Savings account – Arrange for automatic withdrawals to your savings accounts. Automatic means it will always get done, rain or shine and will not tempt you by remaining in account.

Discretionary joint account(s) – Arrange for a set amount to go to a joint vacation or entertainment account.  This is where you save and pay for these periodic expenses.

Discretionary individual account – Arrange for a set amount to go to an individual discretionary account.  This is your fun, day to day money.  This puts a limit on it and sticking to that limit is easy because you only use a debit card for these expenses.

Tips:

Credit card points cards were invented because they encourage spending so don’t let them suck you in.  If you do use credit to pay for your expenses have two cards – non-discretionary (fixed costs) and discretionary (wants) and label your cards.  You’ll then know which type of expense is being exceeded. I personally use debit for my discretionary costs.

You need some extra in each account so don’t budget too tight.

Automatic bill payment makes life that much easier.  The risk of them making an error is worth the time savings of having your bills taken care of.  Get on an email bill distribution service.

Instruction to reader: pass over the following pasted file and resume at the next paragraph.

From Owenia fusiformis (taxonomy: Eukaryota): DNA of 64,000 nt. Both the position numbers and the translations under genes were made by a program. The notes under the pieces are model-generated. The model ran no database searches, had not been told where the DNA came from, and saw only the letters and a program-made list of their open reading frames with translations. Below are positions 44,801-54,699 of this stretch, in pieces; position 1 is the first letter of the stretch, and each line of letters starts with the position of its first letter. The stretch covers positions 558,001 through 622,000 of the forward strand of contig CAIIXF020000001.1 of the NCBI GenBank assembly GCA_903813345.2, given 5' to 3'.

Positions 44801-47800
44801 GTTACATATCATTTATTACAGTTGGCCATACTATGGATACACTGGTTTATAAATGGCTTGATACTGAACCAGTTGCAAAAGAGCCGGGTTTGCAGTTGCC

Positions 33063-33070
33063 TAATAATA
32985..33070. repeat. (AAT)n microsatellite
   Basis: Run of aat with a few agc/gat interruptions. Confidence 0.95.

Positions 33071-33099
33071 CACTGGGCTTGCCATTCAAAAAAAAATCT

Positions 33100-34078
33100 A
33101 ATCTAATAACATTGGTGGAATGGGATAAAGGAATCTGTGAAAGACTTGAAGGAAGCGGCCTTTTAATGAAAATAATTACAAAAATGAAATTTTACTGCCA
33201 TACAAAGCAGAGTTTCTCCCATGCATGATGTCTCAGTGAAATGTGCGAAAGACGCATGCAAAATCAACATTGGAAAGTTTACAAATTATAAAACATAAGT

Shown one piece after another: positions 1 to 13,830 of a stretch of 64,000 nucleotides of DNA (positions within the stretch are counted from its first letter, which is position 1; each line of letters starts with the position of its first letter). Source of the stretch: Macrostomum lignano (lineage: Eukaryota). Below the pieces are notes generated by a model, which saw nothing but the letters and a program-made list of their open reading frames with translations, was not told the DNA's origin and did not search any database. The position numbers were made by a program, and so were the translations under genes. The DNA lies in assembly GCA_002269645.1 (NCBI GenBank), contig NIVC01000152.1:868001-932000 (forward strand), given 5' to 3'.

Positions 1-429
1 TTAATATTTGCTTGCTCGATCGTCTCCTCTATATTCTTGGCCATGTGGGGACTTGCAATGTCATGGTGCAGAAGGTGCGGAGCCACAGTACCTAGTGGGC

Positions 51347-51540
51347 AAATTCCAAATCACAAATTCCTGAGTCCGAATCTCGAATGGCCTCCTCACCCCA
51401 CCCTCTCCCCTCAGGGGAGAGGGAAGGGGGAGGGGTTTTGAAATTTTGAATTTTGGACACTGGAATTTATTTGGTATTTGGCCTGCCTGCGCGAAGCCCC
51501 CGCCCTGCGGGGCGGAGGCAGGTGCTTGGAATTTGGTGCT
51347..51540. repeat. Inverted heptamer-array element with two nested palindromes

This system can be modified but the basics are important – separate accounts for savings, discretionary and non-discretionary accounts and automatic deposits and withdrawals.

What’s your M.Q.?

January 20, 2014

Do you know someone who is really smart, but makes really dumb decisions when it comes to money?  These individuals are likely to be successful in other endeavors, but their financial lives are out of kilter.  Here are a few examples and what to do about it.

•           Joan has a great job and earns a six-figure salary.  Even though she gets a generous raise each year, she can’t seem to be able to save and invest for her future.

•           Three years ago, John received a large inheritance from his grandmother.  If well managed, her generous gift could provide John financial security for the rest of his life.  However, he feels anything but secure.  The responsibility of financial stewardship has challenged his self-confidence and triggered anxiety attacks and depression.

•           Tina recently graduated from law school and landed a position in a top firm in San Francisco.  Although she was offered a very competitive starting salary, she finds that it is inadequate to meet her living expenses, car payments, and student loan payments.  After all the sacrifices she has made to reach this career goal, she is angry and frightened about her financial outlook.